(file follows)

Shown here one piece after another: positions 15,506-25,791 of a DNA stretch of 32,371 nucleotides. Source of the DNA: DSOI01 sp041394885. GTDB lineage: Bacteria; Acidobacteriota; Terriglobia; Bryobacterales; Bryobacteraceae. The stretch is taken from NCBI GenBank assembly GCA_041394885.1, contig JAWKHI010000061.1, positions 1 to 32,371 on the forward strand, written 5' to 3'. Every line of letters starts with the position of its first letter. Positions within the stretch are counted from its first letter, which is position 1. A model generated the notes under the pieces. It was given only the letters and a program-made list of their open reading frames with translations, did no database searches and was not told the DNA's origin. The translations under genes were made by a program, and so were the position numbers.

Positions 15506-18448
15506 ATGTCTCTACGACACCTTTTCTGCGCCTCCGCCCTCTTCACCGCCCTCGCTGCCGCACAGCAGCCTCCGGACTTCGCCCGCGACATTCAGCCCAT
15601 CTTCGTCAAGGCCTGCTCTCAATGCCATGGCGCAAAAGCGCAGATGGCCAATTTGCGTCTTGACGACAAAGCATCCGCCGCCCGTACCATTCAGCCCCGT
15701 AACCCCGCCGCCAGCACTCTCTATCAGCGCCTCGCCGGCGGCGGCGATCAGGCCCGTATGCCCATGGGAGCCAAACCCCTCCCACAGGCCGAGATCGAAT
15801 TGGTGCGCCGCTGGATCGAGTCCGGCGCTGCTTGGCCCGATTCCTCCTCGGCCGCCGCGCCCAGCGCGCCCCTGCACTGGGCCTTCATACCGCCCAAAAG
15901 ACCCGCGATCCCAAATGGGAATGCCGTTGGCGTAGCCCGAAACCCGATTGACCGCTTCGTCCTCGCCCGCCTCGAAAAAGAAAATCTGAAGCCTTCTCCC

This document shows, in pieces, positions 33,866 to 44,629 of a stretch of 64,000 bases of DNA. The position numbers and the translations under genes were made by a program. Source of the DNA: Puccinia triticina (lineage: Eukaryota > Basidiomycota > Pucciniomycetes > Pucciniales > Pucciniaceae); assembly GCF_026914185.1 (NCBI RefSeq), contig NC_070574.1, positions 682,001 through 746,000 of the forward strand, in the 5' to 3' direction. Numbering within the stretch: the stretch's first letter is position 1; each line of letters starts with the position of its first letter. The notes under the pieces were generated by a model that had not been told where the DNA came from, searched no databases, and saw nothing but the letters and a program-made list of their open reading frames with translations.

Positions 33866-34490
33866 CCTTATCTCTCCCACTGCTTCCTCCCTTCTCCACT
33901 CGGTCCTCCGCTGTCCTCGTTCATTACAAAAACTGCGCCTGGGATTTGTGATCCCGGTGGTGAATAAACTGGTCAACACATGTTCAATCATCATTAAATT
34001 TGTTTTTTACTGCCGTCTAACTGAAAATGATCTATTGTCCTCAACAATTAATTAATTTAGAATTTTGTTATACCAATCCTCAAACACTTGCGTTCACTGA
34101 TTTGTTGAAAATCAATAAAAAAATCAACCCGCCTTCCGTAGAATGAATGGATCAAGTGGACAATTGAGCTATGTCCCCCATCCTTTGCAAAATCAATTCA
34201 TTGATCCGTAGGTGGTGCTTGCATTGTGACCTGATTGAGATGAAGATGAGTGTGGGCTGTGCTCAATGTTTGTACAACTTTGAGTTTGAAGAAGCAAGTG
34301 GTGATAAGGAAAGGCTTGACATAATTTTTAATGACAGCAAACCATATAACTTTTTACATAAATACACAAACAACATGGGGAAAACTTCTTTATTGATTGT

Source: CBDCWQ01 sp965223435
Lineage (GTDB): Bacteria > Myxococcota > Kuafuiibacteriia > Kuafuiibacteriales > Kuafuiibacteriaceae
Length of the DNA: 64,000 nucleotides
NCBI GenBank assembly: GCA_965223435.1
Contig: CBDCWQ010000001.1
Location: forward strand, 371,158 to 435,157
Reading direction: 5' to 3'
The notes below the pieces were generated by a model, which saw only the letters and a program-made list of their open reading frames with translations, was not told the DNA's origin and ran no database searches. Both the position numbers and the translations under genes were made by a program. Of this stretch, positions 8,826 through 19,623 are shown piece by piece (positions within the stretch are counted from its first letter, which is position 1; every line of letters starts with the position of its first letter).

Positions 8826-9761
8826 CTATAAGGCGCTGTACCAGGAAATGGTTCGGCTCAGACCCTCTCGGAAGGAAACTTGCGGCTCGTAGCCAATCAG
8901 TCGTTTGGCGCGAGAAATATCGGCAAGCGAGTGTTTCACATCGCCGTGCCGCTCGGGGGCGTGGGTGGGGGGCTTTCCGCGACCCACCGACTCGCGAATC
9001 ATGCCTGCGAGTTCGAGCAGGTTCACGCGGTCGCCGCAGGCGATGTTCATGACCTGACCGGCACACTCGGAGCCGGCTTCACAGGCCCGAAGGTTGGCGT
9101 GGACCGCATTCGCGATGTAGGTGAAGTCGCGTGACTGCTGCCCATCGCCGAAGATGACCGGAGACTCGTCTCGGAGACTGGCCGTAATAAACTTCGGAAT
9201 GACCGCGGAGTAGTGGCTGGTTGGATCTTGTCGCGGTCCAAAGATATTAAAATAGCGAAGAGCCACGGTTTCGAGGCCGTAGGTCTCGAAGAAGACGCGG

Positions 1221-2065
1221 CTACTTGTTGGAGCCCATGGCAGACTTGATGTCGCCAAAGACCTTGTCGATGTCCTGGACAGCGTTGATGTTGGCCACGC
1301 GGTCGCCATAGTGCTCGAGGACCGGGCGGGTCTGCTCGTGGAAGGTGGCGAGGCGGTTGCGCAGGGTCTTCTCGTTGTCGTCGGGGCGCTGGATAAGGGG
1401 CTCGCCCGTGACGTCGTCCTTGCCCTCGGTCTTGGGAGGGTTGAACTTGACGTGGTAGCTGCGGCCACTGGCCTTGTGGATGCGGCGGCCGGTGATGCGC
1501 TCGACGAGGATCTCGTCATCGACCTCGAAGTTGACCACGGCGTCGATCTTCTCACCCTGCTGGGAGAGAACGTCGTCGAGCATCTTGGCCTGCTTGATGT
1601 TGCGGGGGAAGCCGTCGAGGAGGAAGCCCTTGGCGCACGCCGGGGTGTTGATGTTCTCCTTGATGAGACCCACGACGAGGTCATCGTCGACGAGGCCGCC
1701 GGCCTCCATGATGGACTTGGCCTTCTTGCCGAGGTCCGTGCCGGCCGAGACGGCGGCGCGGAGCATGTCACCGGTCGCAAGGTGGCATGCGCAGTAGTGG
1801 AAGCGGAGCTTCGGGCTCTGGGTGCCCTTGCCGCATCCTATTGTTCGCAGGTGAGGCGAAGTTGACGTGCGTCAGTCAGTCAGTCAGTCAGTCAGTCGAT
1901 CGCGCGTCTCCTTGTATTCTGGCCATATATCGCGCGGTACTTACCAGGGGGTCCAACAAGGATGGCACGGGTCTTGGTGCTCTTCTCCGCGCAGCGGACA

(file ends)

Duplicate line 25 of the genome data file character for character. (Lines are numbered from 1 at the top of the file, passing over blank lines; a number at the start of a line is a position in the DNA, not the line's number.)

8826 CTATAAGGCGCTGTACCAGGAAATGGTTCGGCTCAGACCCTCTCGGAAGGAAACTTGCGGCTCGTAGCCAATCAG